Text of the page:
March 18, 2005 | Commentary on Smart Growth
Liberals and conservatives don't have much in common when it
comes to government spending. But we can probably agree that the
country would be better off if we could get the same level of
government services we're getting now for less money.
Redundant and duplicative federal programs, especially between different cabinet departments, are a significant source of waste. By consolidating these programs, we can make them more efficient and more responsive.
Consider regional economic development programs. Responsibilities and money are distributed among the offices and divisions of the Departments of Housing and Urban Development (HUD), Health and Human Services (HHS), Commerce, Agriculture and Treasury, as well as several smaller administrative agencies, including the Small Business Administration.
President Bush wants to consolidate these programs under the Department of Commerce. This step is long overdue, and Congress should support it. Consolidating responsibility for economic development in a single department will yield two immediate and important benefits to communities throughout the nation: more money for needy beneficiaries and less pork.
First, by combining 18 of the far-flung federal community and economic development programs into a single enterprise, the government will save millions of dollars simply by eliminating 17 of the bureaucracies that now administer these redundant programs. These 17 program directors can be eliminated, as well as all of the subalterns who head the 17 offices devoted to public affairs, congressional affairs, inter-governmental affairs, research, administration, budget, personnel, civil rights compliance and so on. The savings, once devoted to Washington bureaucracies, could be spent on cost-effective economic development projects.
Second, by consolidating the resources and responsibility for economic and community development within a single entity, the federal government will be better able to coordinate assistance and to focus on legitimate projects. Under current arrangements, characterized by dispersed responsibilities, federal development programs have degenerated into a grab bag of wasteful pork-barrel projects designed to reward influential constituencies and Washington lobbyists, often at the expense of those the programs were designed to help.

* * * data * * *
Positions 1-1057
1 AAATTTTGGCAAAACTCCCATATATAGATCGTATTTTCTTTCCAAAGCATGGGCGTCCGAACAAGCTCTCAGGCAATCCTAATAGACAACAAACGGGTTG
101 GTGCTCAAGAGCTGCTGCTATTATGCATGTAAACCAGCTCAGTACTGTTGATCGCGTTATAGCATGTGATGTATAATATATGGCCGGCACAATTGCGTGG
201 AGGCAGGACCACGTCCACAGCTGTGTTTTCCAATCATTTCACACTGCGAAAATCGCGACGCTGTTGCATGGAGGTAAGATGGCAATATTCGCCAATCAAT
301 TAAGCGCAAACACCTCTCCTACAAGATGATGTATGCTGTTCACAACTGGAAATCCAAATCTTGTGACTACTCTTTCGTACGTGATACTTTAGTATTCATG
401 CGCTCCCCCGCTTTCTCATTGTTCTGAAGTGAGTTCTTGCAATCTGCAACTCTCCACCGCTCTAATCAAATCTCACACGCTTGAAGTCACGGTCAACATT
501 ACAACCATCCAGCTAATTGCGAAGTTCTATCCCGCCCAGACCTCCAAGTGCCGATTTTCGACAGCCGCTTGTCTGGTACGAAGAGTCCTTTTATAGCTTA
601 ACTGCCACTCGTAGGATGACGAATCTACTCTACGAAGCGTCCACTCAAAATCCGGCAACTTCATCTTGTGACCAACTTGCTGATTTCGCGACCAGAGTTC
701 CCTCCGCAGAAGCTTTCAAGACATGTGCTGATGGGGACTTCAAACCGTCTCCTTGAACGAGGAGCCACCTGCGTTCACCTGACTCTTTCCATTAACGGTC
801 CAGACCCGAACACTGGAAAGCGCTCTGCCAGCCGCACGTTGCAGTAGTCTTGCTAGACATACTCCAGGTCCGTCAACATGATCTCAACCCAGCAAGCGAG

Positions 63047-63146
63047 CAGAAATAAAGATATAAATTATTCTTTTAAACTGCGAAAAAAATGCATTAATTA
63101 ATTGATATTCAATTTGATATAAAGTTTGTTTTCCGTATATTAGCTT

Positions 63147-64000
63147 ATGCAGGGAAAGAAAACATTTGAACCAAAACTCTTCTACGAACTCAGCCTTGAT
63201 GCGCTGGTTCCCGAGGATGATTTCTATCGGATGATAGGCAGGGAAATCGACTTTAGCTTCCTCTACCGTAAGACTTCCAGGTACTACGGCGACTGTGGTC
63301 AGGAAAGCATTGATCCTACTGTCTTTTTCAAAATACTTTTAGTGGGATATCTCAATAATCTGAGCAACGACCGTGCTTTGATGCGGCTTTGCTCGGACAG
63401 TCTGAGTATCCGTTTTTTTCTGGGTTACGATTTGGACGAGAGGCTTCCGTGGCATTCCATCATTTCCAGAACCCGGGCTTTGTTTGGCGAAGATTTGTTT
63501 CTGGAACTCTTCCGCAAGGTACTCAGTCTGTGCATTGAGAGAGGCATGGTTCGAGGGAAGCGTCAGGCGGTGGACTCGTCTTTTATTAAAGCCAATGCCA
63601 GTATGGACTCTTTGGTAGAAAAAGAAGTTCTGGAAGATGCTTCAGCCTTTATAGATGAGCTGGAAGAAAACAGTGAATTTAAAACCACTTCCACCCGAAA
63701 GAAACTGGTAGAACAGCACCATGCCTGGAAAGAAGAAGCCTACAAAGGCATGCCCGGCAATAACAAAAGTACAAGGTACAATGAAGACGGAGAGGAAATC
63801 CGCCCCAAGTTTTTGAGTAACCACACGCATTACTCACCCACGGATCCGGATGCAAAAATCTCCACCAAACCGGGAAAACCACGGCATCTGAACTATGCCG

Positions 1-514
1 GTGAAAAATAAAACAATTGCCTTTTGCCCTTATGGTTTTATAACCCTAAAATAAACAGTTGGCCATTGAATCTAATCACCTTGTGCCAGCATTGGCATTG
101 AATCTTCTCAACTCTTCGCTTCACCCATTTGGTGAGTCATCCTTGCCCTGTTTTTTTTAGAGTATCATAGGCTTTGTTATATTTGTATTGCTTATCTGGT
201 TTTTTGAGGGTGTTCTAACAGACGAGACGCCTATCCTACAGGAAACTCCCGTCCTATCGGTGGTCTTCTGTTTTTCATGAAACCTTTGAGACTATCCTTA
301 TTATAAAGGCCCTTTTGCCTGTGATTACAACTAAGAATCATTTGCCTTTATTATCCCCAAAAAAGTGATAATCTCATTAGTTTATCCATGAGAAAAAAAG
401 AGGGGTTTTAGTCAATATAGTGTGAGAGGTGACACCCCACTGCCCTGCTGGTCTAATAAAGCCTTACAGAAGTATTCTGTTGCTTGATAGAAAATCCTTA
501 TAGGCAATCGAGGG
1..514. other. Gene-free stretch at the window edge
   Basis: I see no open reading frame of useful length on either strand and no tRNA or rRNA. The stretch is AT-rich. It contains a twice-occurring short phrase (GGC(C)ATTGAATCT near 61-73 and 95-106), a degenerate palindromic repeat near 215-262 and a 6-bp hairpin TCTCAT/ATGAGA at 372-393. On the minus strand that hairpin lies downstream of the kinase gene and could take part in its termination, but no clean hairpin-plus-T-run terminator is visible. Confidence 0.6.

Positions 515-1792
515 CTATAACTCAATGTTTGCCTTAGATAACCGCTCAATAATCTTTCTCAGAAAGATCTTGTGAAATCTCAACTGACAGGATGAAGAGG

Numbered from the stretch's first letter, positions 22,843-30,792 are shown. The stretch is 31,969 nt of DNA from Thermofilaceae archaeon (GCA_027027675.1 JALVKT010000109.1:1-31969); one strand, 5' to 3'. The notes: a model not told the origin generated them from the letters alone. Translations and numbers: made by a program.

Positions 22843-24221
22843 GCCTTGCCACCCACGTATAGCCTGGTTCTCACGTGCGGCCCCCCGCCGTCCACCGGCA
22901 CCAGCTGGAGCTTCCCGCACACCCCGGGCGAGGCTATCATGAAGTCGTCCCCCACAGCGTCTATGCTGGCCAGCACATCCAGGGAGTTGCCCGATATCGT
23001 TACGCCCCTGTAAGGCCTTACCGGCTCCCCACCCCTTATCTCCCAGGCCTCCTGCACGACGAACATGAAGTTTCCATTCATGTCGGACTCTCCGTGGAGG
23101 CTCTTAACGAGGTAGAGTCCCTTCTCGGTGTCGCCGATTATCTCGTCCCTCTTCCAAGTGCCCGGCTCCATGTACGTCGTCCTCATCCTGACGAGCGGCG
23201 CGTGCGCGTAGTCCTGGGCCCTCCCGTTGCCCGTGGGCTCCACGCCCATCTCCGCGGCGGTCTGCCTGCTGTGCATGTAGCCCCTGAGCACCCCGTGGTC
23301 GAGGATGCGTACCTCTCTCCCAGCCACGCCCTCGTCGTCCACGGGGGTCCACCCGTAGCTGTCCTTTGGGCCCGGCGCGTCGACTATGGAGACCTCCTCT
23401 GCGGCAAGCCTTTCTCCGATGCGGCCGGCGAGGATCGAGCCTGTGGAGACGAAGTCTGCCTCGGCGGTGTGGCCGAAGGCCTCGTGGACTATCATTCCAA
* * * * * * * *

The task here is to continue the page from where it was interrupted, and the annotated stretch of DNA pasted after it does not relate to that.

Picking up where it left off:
For example, consider the Community Development Block Grant (CDBG) program. It was created in 1974 as a replacement for HUD's failed Urban Development Action Grants. It was supposed to provide housing assistance to low-income families and to improve the economic environment in their communities.
In its early days, CDBG largely focused on the poor, but in 1984, the law was changed to a formula-based distribution that would allow it to provide funds for affluent communities with "pockets of poverty." As the General Accounting Office noted in 2000, this was hardly an improvement: "Greenwich, Conn. received five times more funding per person in poverty in 1995 than that provided to Camden, N.J., even though Greenwich, with per capita income six times greater than Camden, could more easily afford its own community development needs."
Since that 2000 report, the CDBG has drifted even further from its basic purpose, as a survey of recent earmarks reveals.
In the most recent House appropriations bill for HUD, committee members included 1,032 location-specific "pork barrel" earmarks for the Community Development Block Grant program, up from the 606 in the FY 2004 bill. These include such projects as the Mark Twain House and Museum, the Lost River Cave Improvement project, the Salvador Dali Museum, the Helen Keller Birthplace Foundation, the Finger Lakes Open Lands Conservation project and the B.B. King Museum. Also included in the list is funding for dozens of university construction projects -- dormitories, libraries, and classrooms -- and several Audubon nature centers. Needy nature centers, no doubt.
There is a note of welcome hypocrisy in all this.
Recall that when the president proposed allowing faith-based organizations to receive federal funding to provide social services, some members of Congress invoked the First Amendment and its proscription on government-sponsored or -funded religion in their opposition to the plan.
But when Congress views religious organizations as local (and voting) constituents, such constitutional qualms quickly disappear, as the earmarks reveal. Federal money is slated to flow to religious groups including Catholic Charities of New Orleans, Presbyterian Medical Services of Santa Fe and United Jewish Organizations of Brooklyn.
Simply put, CDBG and similar programs waste too much money on pork barrel spending. President Bush's proposal to consolidate these programs and tighten their focus would go a long way toward redirecting resources to those people and communities in need. And that's a goal we should all be working toward.
Ron Utt of Falmouth is a senior research fellow at the Heritage Foundation.
First appeared in The Hill